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The French Quest for NATO

Alok Rashmi Mukhopadhyay was Associate Fellow at Institute for Defence Studies and Analyses, New Delhi. Click here for detailed profile.
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  • July 07, 2008

    France has taken over the half-yearly presidency of the European Union (EU) Council from Slovenia on July 1. The change of guard at the helm of the EU is a routine affair. However, the French presidency of the Union seems to point to a new impetus in EU affairs, as it is the first opportunity after Nicolas Sarkozy took the reins at The Élysée Palace. At present European affairs are more or less a rerun of the summer of 2005 when the French and Dutch electorates rejected the EU Constitution. This experience is again being enacted with Irish voters rejecting the Lisbon Treaty in June. In fact, the Irish referendum was a litmus test for the European leadership, which after the jolt of 2005 has presented a reformed version of the Constitution to the electorate. Quite understandably, the leadership in various EU member countries is in a dilemma about the right path to proceed further.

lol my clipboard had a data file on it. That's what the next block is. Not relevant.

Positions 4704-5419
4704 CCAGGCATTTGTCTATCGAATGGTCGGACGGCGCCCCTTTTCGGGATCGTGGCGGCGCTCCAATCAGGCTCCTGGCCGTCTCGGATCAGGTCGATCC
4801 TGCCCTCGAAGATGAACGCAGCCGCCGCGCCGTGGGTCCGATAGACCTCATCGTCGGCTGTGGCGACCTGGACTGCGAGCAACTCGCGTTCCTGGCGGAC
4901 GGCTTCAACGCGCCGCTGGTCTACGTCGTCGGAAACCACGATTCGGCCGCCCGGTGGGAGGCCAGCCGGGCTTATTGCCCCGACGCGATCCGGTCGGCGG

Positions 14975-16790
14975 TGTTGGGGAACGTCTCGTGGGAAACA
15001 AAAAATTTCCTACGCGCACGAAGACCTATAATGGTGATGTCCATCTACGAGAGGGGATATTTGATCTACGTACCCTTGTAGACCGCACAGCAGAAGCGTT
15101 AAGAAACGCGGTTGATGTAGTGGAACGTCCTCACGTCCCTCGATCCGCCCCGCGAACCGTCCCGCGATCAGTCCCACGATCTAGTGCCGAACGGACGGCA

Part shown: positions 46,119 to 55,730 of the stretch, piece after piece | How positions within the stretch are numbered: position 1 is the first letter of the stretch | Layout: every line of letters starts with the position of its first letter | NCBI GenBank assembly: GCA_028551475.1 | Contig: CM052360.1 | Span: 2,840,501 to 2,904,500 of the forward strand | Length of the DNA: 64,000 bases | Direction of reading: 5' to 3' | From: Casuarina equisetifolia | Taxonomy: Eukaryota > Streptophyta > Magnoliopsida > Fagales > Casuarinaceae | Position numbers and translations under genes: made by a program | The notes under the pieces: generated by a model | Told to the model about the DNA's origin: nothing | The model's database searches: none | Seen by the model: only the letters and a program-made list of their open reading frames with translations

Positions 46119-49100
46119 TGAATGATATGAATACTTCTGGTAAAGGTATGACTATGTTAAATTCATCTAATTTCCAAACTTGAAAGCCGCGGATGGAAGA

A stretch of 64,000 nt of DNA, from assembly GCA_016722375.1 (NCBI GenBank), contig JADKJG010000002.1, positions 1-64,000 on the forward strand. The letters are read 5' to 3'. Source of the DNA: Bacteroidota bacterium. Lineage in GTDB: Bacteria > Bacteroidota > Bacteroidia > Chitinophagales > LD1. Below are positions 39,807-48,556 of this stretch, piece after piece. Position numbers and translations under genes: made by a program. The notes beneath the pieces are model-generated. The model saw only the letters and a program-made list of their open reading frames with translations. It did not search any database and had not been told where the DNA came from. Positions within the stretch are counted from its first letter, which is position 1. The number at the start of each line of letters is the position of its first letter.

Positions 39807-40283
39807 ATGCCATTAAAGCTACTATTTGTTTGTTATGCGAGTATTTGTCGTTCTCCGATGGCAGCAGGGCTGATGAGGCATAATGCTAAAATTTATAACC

At the outset the French presidency might have an ambitious programme covering many aspects like environment, energy security, immigration, external affairs, etc. But more interestingly, France has been a talking point in the global security discourse after it recently came out with a White Paper on Defence and National Security. The international Response to the White Paper has mainly focussed on the portion which suggests that France is willing to renew its ties with the North Atlantic Treaty Organisation (NATO) when the Euro-Atlantic alliance completes its 60th year of existence in 2009. After more than 40 years, France envisages joining the command structures of the NATO again.